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|WWC 2023001||Dual Language Programs Intervention Report
This What Works Clearinghouse (WWC) intervention report summarizes the research on dual language programs. Dual language programs can help native English speakers develop proficiency in a second language and English learners develop proficiency in both their native language and English. Typically, in dual language programs, classroom teachers instruct students from an early age and over multiple years in both English and a second language called the partner language. These programs vary widely by partner language, primary language of the student population, and duration. Most of the studies examined do not meet WWC standards. Based on the two studies that meet WWC standards, the WWC found moderate evidence that dual language programs positively impacted student literacy achievement in English compared with instructional programs in English only. The WWC found uncertain effects on science and mathematics achievement. More high-quality research is needed to understand the effects of dual language programs in varied contexts.
|REL 2023140||Biliteracy Seals in a Large Urban District in New Mexico: Who Earns Them and How Do They Impact College Outcomes?
New Mexico is one of 48 states that offer a biliteracy seal to high school graduates to recognize their proficiency in a non-English language. The Regional Educational Laboratory Southwest English Learners Research Partnership collaborated with a large urban district in New Mexico to study the characteristics and college readiness of students who earn different types of biliteracy seals (state, district, and global seals) and whether earning a seal improves college outcomes. The study used data from three cohorts of students who graduated from high school in the district from 2017/18 to 2019/20. The study examined the characteristics and college readiness of students who earned different types of seals, the number of students who met some requirements for a seal but did not earn one, and the effect of earning a seal on college outcomes.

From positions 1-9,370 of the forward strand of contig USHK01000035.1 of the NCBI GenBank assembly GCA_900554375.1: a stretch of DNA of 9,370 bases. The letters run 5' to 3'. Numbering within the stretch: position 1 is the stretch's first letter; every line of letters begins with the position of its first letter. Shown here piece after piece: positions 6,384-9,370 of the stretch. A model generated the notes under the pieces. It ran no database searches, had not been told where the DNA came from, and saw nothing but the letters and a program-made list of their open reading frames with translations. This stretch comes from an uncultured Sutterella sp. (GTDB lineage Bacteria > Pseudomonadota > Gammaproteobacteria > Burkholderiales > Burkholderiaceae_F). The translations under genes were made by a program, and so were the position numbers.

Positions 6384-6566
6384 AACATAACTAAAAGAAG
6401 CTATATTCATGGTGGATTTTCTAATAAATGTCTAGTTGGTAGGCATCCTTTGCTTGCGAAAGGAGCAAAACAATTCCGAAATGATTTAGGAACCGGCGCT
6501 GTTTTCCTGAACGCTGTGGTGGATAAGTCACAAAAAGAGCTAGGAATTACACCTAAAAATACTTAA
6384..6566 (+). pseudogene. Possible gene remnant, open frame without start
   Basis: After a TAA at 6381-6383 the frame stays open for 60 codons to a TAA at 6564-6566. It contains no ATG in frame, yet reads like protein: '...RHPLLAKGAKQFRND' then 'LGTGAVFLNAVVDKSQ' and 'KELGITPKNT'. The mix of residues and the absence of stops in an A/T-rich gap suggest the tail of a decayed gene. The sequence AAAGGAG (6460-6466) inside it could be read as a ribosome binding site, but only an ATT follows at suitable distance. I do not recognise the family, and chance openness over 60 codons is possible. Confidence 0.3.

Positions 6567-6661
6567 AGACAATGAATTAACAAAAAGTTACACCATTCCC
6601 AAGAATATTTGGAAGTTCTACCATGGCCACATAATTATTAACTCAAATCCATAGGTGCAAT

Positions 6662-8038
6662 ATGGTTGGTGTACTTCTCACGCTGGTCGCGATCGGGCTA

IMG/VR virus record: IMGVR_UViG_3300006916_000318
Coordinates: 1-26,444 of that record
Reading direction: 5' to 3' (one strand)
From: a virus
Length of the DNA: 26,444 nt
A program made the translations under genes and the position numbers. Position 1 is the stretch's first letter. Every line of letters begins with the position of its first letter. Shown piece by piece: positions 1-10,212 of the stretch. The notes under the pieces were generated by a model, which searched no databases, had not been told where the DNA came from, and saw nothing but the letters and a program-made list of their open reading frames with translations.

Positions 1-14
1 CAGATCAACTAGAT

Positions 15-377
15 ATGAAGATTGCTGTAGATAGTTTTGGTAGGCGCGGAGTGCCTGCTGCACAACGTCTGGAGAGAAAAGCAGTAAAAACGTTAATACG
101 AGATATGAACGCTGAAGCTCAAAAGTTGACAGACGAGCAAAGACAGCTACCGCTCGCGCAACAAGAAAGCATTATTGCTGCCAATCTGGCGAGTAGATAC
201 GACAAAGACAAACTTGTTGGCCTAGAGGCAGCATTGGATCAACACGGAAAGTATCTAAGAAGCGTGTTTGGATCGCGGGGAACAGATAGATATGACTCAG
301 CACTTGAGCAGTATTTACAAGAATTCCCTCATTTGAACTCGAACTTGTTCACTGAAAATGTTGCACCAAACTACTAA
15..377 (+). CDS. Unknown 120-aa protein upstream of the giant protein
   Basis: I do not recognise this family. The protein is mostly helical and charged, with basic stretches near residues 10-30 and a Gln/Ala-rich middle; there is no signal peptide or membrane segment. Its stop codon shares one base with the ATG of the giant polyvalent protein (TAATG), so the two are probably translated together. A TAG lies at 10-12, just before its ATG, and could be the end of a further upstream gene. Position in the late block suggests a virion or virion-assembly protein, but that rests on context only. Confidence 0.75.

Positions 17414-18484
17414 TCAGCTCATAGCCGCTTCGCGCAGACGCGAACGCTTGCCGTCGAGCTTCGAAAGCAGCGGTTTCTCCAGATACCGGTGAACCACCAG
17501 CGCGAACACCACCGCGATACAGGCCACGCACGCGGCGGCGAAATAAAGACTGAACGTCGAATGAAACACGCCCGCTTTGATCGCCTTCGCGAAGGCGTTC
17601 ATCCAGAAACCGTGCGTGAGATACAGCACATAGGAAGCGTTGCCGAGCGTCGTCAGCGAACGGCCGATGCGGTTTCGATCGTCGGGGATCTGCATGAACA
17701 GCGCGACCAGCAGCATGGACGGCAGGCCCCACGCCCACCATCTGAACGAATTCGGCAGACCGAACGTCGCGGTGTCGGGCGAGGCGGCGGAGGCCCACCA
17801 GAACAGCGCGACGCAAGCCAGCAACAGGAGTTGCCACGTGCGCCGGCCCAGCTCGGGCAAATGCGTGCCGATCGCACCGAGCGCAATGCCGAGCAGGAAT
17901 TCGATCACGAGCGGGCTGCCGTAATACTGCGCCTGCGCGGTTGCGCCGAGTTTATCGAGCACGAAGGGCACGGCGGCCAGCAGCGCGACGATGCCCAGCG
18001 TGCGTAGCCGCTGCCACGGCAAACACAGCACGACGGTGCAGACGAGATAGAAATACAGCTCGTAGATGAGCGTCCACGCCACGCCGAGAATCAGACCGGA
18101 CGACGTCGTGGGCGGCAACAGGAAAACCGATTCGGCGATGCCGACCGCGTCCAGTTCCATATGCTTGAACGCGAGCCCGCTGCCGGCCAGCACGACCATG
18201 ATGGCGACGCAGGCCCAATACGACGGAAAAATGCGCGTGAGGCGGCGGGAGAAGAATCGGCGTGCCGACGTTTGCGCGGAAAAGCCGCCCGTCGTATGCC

|REL 2017198||Home Language Survey Data Quality Self-Assessment
Most state departments of education across the U.S. require or recommend that districts use a home language survey as the first step in a multi-step process for identifying students who qualify for English learner student services. However, existing home language surveys may not reveal accurate information about students' language or students' exposure to English language and literacy and, therefore, can actually contribute to the misidentification of English learner students. In response to this challenge, Regional Educational Laboratory Northeast and Islands worked with state and district practitioners to develop the Home Language Survey Data Quality Self-Assessment Tool. This 15-minute self-assessment is designed for use by state leaders who coordinate programs to support students' English language acquisition and achievement in districts, as well as for district leaders who oversee the English learner student identification process in schools. The tool supports the collection of high-quality home language survey data by gathering information from district English learner student coordinators and prompts self-assessment of key practices that impact the quality of home language survey data. The report includes a guiding Data Quality Framework and presents the complete self-assessment tool along with description of how it was developed, how to adapt and administer the self-assessment, and how to engage stakeholders in analyzing and interpreting self-assessment results to identify opportunities for improvement. This engagement at both state and district levels will inform decisions that can contribute to the collection of more accurate data regarding English learner students.
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